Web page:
Start lending or we are calling your loans! The Treasury Department confirmed on Tuesday what many have been insisting all along - the banks that got TARP funds are not lending money. Even though loosening up credit and lending was the purpose of the bailout in the first place.
People like Judge Sharon Keller make me hope that hell is real because she definitely deserves a worse fate than she will ever see on this earth. She is an appeals court judge in Texas, and in the interest of locking the doors at five o'clock sharp, she refused a twenty minute extension of office hours - and the next day a moratorium on the death penalty was declared, but it was too late for Michael Richard. A judge who was on duty to receive after hours appeals on nights when executions are scheduled said she was sickened by Keller's unilateral decision.
Why, pray tell... when republicans get caught lying by the M$M do they just shine it on and let it slide? Anyone know why that is, or how it can possibly be when the media is so frickin' 'liberal'?
60 more F-22s for the Air Force; allies SOL Gen. Norton Schwartz told reporters this morning that he would not "dispute" comments by the chairman of the Joint Chiefs late last year that the service would get an additional 60 F-22s, for a total of 243. Then he shot down any hopes the Japanese and Australians have of acquiring some of the planes for their own forces, citing the sensitive nature of the cutting edge technology in the avionics.
When Pat Robertson is the voice of reason...Wingnuttia is in trouble...
I skipped the regular February fundraiser this year, and will instead do it later in the year, because I have major knee surgery looming and have no doubt that I will have no choice but to pass the hat at that time. I am, however, appealing for subscribers at the end of the roundup each night for the remainder of February. Of course one-time donations are always welcome - they invariably show up when a need presents itself - but the subscribers, who every month kick in five dollars - that is less than seventeen cents a day, folks - keep the subscriptions to the publications like Smithsonian and Foreign Policy and Roll Call and Lexis/Nexis and Politics Today and the like, and the fees for the hosting platform and other services that have to be paid for, well, paid for... Doing this thing right and putting up multiple posts every day not only costs a little money (Between $750 and $1000 a year) it also isn't compatible with outside employment - and I know how lucky I am to be in a position to do this. Ads help, but donations keep the lights on. If you can spare five bucks a month to keep this clean, safe and well-lighted place humming along, the buttons are in the sidebar, and anything you can chip in is, as always, greatly appreciated.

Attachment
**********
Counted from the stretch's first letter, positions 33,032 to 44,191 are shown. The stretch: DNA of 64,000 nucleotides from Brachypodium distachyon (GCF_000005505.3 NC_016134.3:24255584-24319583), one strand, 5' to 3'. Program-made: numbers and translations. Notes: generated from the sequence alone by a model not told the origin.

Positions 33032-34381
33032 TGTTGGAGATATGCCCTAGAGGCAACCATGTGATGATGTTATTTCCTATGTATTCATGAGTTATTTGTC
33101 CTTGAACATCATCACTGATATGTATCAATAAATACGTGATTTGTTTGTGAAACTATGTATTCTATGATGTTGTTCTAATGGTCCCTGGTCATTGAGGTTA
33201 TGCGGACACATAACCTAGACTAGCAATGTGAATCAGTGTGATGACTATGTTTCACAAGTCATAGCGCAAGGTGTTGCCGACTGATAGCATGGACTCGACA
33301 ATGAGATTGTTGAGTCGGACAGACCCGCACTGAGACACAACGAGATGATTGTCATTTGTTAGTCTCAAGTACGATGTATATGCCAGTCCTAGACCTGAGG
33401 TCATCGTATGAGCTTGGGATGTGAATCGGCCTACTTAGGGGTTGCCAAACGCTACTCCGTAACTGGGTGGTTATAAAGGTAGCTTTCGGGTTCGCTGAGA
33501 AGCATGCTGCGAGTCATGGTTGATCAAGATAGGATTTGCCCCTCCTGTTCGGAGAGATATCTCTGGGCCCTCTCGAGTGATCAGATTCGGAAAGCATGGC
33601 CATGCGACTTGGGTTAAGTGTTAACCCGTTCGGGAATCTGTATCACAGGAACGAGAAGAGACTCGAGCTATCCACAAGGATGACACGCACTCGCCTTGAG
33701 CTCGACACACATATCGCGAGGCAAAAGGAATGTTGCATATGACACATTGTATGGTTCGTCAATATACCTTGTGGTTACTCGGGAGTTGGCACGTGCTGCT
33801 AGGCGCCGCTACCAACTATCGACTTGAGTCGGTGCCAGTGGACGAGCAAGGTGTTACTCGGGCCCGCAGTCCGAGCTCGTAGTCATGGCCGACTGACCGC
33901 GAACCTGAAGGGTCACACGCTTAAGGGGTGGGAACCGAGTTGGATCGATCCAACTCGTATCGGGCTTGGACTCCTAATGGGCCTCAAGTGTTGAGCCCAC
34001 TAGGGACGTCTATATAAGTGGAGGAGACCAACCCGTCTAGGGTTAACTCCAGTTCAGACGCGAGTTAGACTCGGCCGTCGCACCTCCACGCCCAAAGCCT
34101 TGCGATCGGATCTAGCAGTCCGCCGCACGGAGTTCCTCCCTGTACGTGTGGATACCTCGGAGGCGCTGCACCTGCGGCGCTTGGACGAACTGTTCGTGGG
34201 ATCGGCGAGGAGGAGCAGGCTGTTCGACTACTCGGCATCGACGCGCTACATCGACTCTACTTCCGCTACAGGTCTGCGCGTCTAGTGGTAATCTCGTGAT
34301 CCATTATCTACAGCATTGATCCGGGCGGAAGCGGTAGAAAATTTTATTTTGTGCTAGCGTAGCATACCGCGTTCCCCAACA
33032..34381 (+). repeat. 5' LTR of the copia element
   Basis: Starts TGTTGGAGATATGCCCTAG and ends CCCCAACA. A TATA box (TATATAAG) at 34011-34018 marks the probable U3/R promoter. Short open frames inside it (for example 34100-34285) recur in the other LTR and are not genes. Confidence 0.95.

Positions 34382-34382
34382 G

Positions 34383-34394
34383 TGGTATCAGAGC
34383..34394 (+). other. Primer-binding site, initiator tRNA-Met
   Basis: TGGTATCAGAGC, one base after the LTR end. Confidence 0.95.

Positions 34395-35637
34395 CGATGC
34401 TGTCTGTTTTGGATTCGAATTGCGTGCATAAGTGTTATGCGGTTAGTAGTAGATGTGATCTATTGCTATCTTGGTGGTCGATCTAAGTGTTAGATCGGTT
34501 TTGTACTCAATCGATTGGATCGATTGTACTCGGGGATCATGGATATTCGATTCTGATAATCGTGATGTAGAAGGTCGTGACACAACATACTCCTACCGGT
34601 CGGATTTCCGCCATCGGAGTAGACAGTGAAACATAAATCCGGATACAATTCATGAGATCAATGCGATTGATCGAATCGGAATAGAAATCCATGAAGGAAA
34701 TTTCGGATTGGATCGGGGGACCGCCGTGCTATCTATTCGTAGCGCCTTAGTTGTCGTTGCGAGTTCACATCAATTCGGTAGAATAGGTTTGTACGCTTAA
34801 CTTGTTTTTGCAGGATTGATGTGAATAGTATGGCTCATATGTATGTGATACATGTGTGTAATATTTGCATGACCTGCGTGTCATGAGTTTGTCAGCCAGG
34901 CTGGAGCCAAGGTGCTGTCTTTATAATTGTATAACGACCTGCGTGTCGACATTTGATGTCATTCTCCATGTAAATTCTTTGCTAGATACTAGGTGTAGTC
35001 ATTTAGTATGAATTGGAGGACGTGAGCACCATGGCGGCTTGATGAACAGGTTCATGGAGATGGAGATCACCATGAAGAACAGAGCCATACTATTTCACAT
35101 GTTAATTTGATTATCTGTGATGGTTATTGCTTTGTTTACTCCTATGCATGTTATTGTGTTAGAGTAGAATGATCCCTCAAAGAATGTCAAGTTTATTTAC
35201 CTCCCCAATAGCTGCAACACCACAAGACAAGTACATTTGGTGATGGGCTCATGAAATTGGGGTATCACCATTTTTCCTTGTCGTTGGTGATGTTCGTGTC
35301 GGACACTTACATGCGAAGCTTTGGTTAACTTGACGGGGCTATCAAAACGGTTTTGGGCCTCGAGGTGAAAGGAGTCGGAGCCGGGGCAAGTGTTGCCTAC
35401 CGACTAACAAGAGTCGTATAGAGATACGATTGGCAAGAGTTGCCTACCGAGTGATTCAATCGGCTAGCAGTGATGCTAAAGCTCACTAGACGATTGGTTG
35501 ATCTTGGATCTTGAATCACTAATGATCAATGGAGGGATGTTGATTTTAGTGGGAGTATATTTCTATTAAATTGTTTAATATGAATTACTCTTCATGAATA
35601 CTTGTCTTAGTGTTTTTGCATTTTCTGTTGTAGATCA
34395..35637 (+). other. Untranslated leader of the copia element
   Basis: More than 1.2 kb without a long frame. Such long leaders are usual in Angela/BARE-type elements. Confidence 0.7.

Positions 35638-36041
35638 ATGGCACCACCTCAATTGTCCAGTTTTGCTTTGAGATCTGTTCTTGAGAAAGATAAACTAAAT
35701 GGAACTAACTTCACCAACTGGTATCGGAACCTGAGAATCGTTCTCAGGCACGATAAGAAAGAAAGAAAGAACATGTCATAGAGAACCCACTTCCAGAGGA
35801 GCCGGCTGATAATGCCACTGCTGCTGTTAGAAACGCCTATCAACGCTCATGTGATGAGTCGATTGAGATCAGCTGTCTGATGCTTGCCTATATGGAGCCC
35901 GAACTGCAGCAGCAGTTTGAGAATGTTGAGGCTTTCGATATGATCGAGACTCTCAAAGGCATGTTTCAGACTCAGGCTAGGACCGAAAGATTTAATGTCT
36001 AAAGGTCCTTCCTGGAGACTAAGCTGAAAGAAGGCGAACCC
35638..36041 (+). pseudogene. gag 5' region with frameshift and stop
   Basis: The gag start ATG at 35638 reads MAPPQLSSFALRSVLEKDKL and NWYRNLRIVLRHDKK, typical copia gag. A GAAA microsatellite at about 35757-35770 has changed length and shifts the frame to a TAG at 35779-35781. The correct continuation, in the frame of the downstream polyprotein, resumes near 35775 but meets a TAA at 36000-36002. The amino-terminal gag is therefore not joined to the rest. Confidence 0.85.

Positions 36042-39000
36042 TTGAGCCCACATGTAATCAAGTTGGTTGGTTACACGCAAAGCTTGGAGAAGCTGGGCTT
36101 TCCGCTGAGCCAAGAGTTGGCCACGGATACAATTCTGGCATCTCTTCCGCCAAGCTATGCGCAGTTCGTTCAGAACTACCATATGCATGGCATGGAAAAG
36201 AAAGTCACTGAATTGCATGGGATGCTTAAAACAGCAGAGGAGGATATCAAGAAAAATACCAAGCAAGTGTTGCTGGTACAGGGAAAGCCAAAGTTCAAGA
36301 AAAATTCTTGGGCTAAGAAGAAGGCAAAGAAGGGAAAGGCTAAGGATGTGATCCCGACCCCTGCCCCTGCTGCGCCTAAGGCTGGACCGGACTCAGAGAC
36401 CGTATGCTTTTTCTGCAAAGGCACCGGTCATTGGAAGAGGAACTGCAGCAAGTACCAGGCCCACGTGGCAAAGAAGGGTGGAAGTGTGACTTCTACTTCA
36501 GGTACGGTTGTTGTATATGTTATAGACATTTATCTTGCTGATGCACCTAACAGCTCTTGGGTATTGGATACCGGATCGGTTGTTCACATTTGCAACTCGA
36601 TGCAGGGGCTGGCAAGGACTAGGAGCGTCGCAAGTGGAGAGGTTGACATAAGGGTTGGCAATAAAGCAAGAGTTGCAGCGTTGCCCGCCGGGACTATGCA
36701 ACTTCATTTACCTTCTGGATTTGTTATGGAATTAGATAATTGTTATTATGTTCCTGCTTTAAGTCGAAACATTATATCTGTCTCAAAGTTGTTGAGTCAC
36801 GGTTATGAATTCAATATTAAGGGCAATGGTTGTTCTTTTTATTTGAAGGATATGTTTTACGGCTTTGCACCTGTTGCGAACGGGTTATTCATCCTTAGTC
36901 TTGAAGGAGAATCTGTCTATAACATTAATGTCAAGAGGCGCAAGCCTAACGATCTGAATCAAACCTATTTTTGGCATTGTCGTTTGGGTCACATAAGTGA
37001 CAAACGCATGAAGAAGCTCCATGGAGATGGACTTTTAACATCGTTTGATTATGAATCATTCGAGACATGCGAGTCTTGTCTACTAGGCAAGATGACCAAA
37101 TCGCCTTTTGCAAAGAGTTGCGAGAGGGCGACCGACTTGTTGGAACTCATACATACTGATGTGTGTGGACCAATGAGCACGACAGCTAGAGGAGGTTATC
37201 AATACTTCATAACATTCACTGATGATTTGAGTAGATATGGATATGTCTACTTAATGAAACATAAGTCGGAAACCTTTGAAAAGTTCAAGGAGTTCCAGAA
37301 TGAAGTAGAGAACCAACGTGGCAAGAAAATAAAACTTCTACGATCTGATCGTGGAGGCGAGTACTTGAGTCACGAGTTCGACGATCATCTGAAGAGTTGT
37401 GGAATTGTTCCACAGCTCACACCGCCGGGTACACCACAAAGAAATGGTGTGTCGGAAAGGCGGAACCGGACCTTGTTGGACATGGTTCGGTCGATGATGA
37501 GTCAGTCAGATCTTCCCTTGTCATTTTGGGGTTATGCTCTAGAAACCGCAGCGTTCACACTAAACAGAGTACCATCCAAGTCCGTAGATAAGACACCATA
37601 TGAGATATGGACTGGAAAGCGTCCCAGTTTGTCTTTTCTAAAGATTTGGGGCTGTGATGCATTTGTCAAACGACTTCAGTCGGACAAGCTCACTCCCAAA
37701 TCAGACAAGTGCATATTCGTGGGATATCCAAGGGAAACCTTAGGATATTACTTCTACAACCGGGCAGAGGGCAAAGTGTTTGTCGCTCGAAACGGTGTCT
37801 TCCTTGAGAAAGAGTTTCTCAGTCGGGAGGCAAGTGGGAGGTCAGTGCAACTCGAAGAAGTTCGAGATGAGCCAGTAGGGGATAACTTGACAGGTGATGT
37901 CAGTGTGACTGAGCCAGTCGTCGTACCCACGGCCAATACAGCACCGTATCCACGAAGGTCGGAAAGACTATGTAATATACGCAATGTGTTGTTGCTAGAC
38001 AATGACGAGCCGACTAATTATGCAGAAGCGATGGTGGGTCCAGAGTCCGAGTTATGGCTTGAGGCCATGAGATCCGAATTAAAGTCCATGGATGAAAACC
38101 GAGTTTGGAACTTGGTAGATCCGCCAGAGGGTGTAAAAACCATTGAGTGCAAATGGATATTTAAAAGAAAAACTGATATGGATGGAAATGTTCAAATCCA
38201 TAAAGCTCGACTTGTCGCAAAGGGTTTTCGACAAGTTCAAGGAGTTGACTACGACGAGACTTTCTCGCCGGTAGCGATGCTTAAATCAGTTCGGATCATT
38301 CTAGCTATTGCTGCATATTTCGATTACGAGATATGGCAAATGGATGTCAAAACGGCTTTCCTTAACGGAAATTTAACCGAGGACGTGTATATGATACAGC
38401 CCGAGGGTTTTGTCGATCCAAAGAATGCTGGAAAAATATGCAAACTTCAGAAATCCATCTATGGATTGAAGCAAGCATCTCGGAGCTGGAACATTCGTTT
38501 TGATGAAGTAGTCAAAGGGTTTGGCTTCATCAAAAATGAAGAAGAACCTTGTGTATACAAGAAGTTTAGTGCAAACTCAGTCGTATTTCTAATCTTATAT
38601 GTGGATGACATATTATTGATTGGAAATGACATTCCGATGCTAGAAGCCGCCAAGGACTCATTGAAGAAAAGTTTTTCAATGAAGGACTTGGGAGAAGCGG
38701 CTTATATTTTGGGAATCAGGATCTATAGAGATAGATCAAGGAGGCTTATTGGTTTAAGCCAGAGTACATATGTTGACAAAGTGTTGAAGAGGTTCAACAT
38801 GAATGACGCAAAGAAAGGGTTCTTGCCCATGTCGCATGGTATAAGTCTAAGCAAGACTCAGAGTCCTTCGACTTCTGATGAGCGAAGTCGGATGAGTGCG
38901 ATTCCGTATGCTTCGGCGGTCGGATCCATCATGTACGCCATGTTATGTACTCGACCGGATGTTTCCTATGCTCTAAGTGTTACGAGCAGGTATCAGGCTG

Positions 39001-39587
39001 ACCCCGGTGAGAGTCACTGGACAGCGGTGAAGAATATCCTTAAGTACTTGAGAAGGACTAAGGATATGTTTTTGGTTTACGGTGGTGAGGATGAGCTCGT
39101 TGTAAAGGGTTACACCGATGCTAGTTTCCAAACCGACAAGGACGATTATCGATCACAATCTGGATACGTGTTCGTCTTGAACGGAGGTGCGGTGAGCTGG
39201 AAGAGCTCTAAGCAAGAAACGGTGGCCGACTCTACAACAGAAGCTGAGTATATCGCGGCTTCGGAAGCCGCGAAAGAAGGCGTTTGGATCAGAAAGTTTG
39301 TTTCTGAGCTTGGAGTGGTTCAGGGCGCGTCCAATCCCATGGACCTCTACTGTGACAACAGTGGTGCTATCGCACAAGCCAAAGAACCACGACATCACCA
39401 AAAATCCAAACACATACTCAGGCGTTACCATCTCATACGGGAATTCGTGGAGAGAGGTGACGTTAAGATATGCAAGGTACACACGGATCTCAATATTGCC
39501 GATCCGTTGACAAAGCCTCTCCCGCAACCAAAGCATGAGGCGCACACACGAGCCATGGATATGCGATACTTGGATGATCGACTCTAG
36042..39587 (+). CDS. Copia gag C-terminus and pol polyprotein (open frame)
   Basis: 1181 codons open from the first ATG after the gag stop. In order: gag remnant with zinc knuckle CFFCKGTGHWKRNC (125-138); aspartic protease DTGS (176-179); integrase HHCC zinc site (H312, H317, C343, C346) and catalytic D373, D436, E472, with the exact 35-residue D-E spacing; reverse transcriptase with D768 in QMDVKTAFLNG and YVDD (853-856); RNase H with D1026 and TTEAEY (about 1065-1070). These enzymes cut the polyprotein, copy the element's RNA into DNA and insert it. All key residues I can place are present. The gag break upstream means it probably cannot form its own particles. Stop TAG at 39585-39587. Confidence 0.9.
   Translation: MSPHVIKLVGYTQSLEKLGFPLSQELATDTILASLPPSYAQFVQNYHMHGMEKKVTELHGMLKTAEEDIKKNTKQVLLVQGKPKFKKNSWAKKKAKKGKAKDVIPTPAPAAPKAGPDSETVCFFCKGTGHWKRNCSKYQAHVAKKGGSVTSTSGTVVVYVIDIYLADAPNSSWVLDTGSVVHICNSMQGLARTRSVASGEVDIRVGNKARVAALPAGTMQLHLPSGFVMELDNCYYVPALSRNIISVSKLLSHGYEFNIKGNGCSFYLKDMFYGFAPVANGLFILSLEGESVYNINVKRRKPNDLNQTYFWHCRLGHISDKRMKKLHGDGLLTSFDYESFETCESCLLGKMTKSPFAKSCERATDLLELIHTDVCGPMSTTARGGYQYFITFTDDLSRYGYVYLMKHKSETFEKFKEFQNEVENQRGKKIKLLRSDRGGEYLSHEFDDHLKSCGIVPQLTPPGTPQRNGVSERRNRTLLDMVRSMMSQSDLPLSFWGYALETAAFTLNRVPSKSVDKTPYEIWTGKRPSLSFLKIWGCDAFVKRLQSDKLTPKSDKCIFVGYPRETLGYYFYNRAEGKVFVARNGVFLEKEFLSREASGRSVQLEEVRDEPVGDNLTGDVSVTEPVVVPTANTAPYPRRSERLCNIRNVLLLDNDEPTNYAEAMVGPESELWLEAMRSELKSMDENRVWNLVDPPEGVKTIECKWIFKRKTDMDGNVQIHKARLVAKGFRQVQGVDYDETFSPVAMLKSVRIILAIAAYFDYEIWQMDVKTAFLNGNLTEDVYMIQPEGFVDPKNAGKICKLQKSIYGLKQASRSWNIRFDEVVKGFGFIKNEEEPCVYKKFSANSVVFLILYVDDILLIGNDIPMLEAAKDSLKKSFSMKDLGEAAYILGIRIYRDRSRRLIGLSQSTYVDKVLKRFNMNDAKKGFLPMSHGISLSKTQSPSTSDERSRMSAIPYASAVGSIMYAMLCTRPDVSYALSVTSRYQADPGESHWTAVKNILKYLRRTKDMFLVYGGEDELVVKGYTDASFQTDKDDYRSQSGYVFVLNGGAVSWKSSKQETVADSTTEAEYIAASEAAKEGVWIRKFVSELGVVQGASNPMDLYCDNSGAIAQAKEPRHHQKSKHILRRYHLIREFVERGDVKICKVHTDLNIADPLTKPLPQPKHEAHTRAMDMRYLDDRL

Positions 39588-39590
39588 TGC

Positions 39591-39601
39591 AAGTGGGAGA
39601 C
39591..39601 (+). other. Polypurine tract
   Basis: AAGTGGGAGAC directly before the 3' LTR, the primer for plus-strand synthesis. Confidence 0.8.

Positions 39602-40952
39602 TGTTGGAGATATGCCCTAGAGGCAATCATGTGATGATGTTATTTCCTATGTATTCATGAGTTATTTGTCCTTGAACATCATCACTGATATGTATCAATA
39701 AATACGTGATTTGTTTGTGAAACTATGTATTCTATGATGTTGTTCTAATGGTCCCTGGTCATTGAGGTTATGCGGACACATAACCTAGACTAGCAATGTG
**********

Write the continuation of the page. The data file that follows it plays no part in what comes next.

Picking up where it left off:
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[Click the map to see it larger. ]
This is the proposed siting for the new high-speed rail sought by the Obama administration as part of the Stimulus Package. Not everyone benefits (Las Vegas is bummed they aren't slated for a link to LA, and the whole west is out of luck), but for many millions of us, this arrangement would be brilliant. I live over on the west coast link, which would allow speedy access from San Diego all the way up to the Bay Area and Sacramento. This would be huge!